Surviving Change At The Workplace

We have all been there before. The inevitable truth of life is change. To a large extent, change creates uneasiness due to a fear of the unknown. At the workplace, change can occur in the form of a change in senior management or company culture, a promotion and even a change in an employee’s role or job function.

Learning how to handle change at the workplace has long-term effects on employees in any organisation immaterial of the cause for such a change.

Let’s explore some of the ways to deal with changes at the workplace to avoid distress at the very least or the likelihood of quitting your job in the worst-case scenario.

1. Accept the fact that change has taken place

This may sound like a no-brainer but the first step in dealing with change is to acknowledge the status quo. It is important to note that not all changes are bad, some may be good and even increase your job satisfaction! Keep an open mind and understand that some changes would require time to adapt to while others may continue to make you feel unhappy.

2. Face your fears by understanding the change that has occurred

Understanding the consequences of the change will help you approach it in a much better way. If a merger and acquisition has taken place, understand the consequences by doing your research! Get to know the new management team by attending company events to introduce the new staff. Attempt to initiate a conversation with new faces around the office and get to know them better. Your professional network can be beneficial to gain input about the new management, too.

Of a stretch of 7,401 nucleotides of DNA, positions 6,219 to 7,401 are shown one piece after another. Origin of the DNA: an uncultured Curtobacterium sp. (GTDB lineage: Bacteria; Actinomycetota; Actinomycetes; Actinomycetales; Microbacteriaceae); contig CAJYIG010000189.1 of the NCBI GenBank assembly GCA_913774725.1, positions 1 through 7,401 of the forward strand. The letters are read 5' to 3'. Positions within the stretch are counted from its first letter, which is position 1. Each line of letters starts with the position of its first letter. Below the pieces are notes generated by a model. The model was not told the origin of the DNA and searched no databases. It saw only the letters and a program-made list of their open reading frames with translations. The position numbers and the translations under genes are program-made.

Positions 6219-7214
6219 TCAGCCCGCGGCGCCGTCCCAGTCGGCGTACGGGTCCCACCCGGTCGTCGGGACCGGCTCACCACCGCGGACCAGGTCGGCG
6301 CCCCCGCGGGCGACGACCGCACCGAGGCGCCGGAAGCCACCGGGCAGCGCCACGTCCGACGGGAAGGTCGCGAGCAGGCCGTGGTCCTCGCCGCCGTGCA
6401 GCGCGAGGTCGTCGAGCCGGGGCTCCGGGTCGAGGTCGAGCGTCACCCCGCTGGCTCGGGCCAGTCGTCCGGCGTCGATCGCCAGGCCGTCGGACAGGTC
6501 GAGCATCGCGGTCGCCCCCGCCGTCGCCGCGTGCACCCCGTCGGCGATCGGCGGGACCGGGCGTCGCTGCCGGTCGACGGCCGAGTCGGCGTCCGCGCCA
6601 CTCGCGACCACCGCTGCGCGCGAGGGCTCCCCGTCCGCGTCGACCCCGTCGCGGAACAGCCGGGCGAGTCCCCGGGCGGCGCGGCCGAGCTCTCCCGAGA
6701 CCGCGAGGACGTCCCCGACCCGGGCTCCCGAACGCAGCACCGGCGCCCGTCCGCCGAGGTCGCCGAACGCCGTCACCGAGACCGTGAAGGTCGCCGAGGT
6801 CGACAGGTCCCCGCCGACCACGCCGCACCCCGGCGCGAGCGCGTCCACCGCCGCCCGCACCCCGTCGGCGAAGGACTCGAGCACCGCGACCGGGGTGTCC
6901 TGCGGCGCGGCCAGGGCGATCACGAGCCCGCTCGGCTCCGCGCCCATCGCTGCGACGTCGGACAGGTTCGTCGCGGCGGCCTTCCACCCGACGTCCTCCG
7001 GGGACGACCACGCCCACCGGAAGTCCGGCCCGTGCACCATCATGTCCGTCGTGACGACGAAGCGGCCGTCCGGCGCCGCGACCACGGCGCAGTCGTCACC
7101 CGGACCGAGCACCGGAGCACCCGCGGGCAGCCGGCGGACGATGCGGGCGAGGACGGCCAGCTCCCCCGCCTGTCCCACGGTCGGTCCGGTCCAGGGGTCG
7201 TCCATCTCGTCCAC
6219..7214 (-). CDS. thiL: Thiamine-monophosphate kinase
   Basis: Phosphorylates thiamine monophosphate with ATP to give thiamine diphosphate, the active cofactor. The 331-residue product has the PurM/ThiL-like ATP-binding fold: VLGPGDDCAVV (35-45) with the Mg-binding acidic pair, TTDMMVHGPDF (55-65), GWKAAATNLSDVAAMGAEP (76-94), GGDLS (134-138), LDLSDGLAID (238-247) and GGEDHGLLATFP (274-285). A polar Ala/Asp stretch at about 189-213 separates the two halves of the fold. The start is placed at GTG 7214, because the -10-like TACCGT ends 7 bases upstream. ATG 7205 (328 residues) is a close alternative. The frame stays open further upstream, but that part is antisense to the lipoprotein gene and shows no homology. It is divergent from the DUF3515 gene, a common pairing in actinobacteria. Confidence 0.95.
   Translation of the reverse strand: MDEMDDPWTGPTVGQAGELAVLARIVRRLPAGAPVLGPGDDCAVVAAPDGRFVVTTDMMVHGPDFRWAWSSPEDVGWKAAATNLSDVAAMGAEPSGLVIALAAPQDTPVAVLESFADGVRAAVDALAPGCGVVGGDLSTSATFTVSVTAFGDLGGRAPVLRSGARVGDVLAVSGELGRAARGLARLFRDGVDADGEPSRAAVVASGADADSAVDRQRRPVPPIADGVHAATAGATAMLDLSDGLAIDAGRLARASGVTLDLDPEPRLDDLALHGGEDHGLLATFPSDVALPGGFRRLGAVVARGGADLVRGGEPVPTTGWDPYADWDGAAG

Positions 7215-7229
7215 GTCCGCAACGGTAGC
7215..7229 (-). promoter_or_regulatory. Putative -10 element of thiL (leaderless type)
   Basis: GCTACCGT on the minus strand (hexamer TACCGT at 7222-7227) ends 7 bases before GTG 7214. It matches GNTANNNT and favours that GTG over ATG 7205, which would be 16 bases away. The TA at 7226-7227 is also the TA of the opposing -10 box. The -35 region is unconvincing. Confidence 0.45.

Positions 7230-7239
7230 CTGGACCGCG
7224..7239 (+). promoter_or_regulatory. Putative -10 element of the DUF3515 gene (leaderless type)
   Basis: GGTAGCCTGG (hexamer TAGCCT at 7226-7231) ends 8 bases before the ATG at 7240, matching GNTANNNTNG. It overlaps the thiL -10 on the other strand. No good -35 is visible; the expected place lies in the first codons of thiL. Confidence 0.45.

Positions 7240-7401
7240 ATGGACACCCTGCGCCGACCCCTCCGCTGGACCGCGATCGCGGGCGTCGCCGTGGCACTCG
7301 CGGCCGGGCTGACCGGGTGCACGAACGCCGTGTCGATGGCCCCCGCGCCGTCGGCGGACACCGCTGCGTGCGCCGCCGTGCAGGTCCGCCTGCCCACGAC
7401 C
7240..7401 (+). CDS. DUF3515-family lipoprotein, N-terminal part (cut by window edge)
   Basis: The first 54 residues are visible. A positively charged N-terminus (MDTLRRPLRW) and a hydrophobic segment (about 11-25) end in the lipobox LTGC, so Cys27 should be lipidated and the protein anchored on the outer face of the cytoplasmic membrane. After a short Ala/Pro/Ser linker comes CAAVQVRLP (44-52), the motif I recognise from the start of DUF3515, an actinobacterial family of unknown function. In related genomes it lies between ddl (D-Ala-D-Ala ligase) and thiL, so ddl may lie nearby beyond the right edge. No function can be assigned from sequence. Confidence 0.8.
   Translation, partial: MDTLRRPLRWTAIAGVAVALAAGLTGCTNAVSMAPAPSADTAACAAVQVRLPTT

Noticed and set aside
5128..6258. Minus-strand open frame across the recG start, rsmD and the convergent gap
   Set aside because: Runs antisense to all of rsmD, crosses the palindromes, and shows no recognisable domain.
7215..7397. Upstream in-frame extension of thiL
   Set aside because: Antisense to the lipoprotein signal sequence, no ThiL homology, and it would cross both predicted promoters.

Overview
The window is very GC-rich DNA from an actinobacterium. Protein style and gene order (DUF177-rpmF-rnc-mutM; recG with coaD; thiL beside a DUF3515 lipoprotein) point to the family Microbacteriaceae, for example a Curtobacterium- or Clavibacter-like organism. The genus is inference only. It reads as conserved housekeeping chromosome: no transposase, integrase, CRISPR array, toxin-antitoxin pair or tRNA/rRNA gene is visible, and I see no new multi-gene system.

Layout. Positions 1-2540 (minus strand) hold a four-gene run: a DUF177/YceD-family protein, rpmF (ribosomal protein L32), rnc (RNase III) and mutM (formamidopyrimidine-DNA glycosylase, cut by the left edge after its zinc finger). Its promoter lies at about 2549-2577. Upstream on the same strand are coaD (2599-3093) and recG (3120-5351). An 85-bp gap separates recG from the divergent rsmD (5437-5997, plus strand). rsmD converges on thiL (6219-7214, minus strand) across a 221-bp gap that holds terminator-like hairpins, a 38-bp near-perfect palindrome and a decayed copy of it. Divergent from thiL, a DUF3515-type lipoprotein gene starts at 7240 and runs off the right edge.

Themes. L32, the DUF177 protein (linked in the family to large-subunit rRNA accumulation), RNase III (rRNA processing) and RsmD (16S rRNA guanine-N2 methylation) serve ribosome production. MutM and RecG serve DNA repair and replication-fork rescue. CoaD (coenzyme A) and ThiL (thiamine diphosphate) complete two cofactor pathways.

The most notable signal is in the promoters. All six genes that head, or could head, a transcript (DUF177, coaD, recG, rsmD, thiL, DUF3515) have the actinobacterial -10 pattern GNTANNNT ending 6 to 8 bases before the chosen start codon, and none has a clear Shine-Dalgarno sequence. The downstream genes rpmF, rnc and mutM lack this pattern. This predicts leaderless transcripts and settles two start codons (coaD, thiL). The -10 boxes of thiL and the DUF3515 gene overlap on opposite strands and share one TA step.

3. Realise your value within the company

Acknowledge the talent and skills you bring to the table by reflecting on your successes. Work towards making yourself more valuable to the company. Generally, employees who feel their efforts are valued will be able to survive changes within a company (for example, transitioning into a new team) and serve the company for a longer period of time.

4. Seek support in dealing with your fears

Having to leave a team you have been with for a long time would certainly take its toll on you and even anyone for that matter. Reaching out to a close friend or colleague and speaking about your feelings may help to reduce stress and enable you to see the bigger picture.

5. Continue to do your work and see the bigger picture (it never hurts to have a back-up plan, just in case!)

During the transition period, it is important to note that work at hand still needs to be done. Focus on the goals at hand before you receive clear indication of the new direction of things at the workplace. In the meantime, it helps to work on an alternative plan in the event you choose to leave the company to explore other career prospects. Always maintain a positive attitude as it is bound to impress any boss, including your future boss, too!